01 August 2009

Restore the One Who Is Sick

(I am posting the following with permission from the person referred.)

A couple weeks ago while counseling a parishioner, she mentioned that she had been suffering from an ailment for a number of months. She mentioned it mostly in conjunction with the other difficulties she was experiencing, that they exacerbated each other.

Our session ended with the order of Individual Confession and Absolution. At the end of the ritual, where the absolution is pronounced, I also anointed her with oil and announced to her the passage from James 5, that if anyone is sick, "he must call the elders of the church and they are to pray over him, anointing him with oil in the name of the Lord; and the prayer offered in faith will restore the one who is sick, and the Lord will raise him up, and if he has committed sins, they will be forgiven him." A few days later she told me that by the next morning she had been healed of her ailment.

The greater miracle here, of course, is the forgiveness of sins, as we rightly and readily confess. But it also reminded me of the intimate connection between the forgiveness of sins and all the other works of God. We confess this in the catechism, that where there is forgiveness of sins, there is also life and salvation. Life and salvation includes the healing of the body.

So what is to prevent us from praying for bodily healing, when the Scriptures command it? We know the warnings: we do not want to get caught up in signs and wonders, distracting us from the essence of Christ's ministry, the forgiveness of sins. Or perhaps we have even been told that after the time of the apostles these kinds of miracles cease. This latter argument I have never found convincing from the Bible passages quoted in its support. Yet we surely do not want to be distracted from the essential ministry of Christ, caught up instead with speculation about miracles which would divert our attention from the things above back to the things of this world.

Such prayers for healing, it seems, need to be made in the context of the absolution and the Office of the Keys. Not only in their context, but subordinate to them. This is also part of what James says: if anyone is sick he calls for prayer, and his sins will be forgiven.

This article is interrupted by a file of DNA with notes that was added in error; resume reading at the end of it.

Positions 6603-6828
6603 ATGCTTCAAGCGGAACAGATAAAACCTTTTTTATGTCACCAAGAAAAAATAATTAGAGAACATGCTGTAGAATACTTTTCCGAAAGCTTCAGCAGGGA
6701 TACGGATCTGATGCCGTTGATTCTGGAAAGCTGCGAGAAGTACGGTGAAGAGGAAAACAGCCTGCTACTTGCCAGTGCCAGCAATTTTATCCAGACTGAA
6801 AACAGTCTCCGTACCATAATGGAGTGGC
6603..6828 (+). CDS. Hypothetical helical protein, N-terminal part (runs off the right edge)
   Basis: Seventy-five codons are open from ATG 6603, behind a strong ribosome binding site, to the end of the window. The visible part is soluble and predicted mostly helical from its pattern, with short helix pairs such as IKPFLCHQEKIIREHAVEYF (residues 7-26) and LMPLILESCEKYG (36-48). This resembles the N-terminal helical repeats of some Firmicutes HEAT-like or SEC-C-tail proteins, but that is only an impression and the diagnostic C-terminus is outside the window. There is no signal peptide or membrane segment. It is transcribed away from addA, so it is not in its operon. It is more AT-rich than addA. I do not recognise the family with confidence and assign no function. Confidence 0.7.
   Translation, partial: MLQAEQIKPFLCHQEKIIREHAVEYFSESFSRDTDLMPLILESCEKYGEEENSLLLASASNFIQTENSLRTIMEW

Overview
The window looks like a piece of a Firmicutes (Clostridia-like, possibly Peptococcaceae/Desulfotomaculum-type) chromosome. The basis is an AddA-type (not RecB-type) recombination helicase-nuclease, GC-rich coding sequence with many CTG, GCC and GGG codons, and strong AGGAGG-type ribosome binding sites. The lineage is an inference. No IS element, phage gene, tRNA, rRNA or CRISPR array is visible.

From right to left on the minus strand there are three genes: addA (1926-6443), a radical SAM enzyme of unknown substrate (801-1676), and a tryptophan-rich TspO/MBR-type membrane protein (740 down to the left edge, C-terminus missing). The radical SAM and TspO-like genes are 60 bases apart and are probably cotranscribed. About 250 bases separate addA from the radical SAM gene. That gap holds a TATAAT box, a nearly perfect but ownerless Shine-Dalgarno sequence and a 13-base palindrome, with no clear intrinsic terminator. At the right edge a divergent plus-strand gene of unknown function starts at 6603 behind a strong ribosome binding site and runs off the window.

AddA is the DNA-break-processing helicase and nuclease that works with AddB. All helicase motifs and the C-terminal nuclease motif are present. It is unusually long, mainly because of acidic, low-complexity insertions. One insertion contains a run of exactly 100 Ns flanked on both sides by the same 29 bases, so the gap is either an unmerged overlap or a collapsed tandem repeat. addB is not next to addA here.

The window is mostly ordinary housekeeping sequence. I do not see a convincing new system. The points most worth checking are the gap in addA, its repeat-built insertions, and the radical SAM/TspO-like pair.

Yet prayers to be healed should also be made in earnest, not out of a theology of glory that sees healing tied to a level of faith, piety, or spirituality, but because healing is tied to forgiveness. Healing of our bodies will occur, sooner or later. Healing is tied to the forgiveness of sins. We are commanded to pray for it.

Finally, that the healing occurred quietly, almost unnoticed until after the fact, also points to the primacy of the forgiveness of sins. We both knew her sins were forgiven as soon as I spoke the words of Our Lord. But even she didn't realize she was healed until some hours later, perhaps even some hours later than the healing actually occurred. It could never be proven that the healing occurred by the word of God. And that is how it should be, for healing, like forgiveness, is assured through faith in the promise of Christ, not by some amazing sign that accompanies it, or a scientifically observable chain of events.

4 comments:

Rev. Eric J Brown said...

Healing is not a show, it is not a reward. It isn't a matter of commerce, where X prayers and Y devotions will cause Z healing. When it is given it is always simply a gift, nothing more, nothing less.

Let your prayers (and your annointings) be simple and made trusting in our Lord Christ Jesus - and then He will provide as He will.

WM Cwirla said...

Well said. Temporal healing is a little preview of the perfect healing that is ours now in Christ and will be ours in the resurrection of our bodies. I've experienced a number of such occurrences in 17 years of pastoring. They have been all like the ones described - quiet, unnoticed until after the fact, subordinate to the perfect healing of salvation in Jesus.

Father Hollywood said...

Dear Eric:

"When it is given it is always simply a gift, nothing more, nothing less."

I think this "always" above goes a little too far. Like one of my teachers used to say: "Never use universal quantifiers." I think we Lutherans have become so jaded to claims of miracles - thanks to Roman Catholic bleeding paintings and Pentecostal claims of gold dust appearing - that we have become jaded and cynical to the reality that the "prayer of the righteous availeth much."

St. John often referred to our Lord's miracles as "signs." God is certainly able (and allowed, even under our Missouri Synod bylaws) to perform miraculous signs if he chooses. Yes, indeed, miraculous healings are gifts, merciful and loving manifestations of grace, but to say that they are "nothing more, nothing less" is to try to put a gag on God. He may well use a miracle to call a person to repentance, to give someone a sign (albeit unusual, that's why it is a miracle), or to simply, as in the case of Hezekiah, "repent" and grant more time to a person for hidden reasons of His own according to His will.

I think we Lutherans do need to take Luther's advice and "let God be God."

Father Hollywood said...

By the way: "Never use universal quantifiers" was my teacher's idea of a joke. "Never" is a universal quantifier. The point being, that sometimes you have to say things like "never," and "always" - like the old saying: "Never say never."